I had lunch the other day with an old acquaintance who recently retired from a big management position in a large media company. “Most people,” he said, speaking of top managers, “are just hanging on. They figure if they can just last another few years, they’ll be all right.” This was not the first time I’ve heard that, but it’s something serious that we all need to think about.
Media company executives, from the property level on up, are a very human lot. They’ve worked hard all their lives to reach the pinnacle, each chasing the often elusive goal of retirement. The business is very nomadic, and careers of 30 or 40 years with the same company are extremely rare. A comfortable retirement isn’t guaranteed, and that can mean waiting until the last possible moment to step aside and turn things over to somebody else. In so doing, however, it’s possible to become very short-term conscious, and that can be fatal at a time when companies need to be making long term adjustments.
What’s good for the company in the short run may not be good for the company in the long run, but more importantly, what’s good for the company in the long run may not be good for the company in the short run. It’s the short run that concerns these people. It’s the long term that should concern the company, so the image of a top manager “just hanging on” could be viewed as a conflict of interest.
In Salt Lake City last year, the Mormon Church’s Deseret Management — parent company of the Deseret News, Deseret Digital Media, Deseret Book, KSL Television and KSL Radio — put Deseret Digital Media president and CEO Clark Gilbert in charge of the newspaper in addition to all of the company’s Web activities. Gilbert is a brilliant innovator who has assembled an eclectic and talented team to essentially reinvent the company’s business from the digital core outward. Gilbert has a remarkable background, having been mentored by disruptive innovation guru Clayton Christensen, and he’s also relatively young for a man of such responsibilities. I can promise you that Gilbert’s focus is long range, and that’s just one of the reasons he is and will continue to be a successful leader in the media world. On the human side, he’s 40 years old and has seven kids, all of whom are young and school age. He’s not going anywhere.
But Gilbert also represents a different kind of media executive, because he didn’t grow up in the business. He’s not tainted by “this is the way we’ve always done it,” so his essential nature is to embrace change. Like most leaders, he feels the end goal is more important than the processes needed to get there, so he’s willing to grant some slack in determining exactly what those processes will be. Old school managers will stick with what’s tried and true, and that’s problematic in the chaos of change. We’ll never “manage” our way out of the declining numbers we face. Never. That is a job for leadership, and managers and leaders, as we at AR&D have tried to explain over the years, are rarely found in the same person.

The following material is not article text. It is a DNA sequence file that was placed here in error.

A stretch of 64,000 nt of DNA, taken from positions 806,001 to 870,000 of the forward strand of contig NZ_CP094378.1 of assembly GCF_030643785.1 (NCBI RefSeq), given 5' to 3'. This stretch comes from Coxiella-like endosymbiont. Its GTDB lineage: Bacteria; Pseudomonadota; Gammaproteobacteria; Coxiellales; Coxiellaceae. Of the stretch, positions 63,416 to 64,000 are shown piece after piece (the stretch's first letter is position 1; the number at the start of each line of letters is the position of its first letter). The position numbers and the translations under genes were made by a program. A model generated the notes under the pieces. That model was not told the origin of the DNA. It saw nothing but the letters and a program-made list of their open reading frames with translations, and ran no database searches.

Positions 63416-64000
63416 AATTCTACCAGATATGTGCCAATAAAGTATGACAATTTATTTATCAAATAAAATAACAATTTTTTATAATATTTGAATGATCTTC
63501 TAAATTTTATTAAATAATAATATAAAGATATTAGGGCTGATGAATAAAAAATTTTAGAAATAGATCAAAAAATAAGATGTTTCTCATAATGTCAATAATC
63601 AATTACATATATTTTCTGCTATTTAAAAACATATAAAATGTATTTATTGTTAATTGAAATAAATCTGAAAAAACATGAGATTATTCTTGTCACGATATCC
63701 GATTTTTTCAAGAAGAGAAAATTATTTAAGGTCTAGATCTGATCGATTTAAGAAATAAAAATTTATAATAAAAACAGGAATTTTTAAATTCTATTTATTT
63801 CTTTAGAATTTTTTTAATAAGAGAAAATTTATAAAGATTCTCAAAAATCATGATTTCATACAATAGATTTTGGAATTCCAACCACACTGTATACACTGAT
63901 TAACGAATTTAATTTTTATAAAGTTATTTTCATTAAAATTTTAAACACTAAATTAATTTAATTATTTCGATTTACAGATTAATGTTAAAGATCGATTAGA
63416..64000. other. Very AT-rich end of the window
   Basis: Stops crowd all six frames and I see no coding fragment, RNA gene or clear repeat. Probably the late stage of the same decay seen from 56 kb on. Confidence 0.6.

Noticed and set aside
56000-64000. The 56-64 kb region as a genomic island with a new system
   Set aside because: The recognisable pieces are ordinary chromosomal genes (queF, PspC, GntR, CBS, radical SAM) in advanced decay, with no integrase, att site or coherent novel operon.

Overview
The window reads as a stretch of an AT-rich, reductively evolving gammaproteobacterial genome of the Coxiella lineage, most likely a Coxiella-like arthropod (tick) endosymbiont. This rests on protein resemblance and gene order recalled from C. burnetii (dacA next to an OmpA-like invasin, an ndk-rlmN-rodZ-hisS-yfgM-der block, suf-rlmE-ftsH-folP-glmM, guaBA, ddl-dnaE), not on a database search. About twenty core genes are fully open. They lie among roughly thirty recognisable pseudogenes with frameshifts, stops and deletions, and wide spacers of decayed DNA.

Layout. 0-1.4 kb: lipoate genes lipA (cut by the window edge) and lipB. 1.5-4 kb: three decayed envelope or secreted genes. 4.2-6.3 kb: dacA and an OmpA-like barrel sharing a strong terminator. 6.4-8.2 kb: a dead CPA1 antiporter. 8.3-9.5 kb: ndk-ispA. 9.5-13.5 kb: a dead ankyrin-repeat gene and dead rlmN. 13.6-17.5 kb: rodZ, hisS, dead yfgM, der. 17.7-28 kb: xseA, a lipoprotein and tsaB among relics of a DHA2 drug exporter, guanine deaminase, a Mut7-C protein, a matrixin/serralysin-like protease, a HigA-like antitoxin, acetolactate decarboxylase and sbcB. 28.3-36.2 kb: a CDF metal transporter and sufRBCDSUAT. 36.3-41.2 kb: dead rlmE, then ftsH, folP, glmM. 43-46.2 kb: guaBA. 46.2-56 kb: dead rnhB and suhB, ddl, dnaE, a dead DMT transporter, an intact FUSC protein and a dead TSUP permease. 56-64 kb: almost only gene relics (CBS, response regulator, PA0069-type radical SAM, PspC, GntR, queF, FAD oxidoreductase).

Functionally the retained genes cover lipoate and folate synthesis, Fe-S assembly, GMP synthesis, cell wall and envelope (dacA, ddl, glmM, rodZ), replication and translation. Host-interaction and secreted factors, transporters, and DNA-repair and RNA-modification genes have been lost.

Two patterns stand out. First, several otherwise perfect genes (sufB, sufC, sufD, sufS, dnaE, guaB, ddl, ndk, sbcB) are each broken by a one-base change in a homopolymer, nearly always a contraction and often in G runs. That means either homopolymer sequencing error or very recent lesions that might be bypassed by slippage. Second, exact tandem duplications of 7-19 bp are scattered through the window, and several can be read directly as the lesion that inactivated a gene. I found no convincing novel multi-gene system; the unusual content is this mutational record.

This is why I wrote of Albritton’s decision to dump the management of TBD.com and bring the site back under the control of its Washington D.C. TV station, WJLA-TV. The top new media thinkers of the old TBD.com all vanished when that decision was made, some of whom could have gone on to bigger management positions within Albritton.
Albritton’s loss has been John Paton’s gain, because he’s hired the top people from the former TBD.com. Paton is the CEO of the Journal Register Company, a guy who’s writing the book for newspapers on the concept of Digital First. He’s a leader with a vision that extends far beyond the quarterly numbers, and these new team members will help him execute his plan.
I published an essay in 2008 called Failure at the Top based on Theodore Levitt’s 1960 paper for the Harvard Business Review, Marketing Myopia. That paper is famous for pointing out that the railroads’ failure was their view that they were in the railroad business when they were actually in the transportation business. My essay drew comparisons about media being in the advertising business, not the news or “information” business, and the blame for that misconception lies at the top.
These are challenging times for those at the top of media companies big and small, and while we can easily point fingers of blame at culture, technology or a hundred other things, it’s the responsibility of our leaders to rise to meet business challenges. The only failures that matter, therefore, are those at the top.
And just as it was during the time of those early business challenges to railroads, the demand for what we do has never been greater. More people are watching television and consuming media than ever before, and that affords business opportunities for those who can rise above the fear, the noise, and the tyranny of the quarterly reports.
This idea of “hanging on for another few years” isn’t just dangerous; it’s suicidal. I know this comes off as harsh, but media companies should be asking themselves this question (actually, they should have been already): Is our topmost leadership capable of looking past their personal needs to do what’s right for the company in the long run?
In the answer to that question lies the future of all media.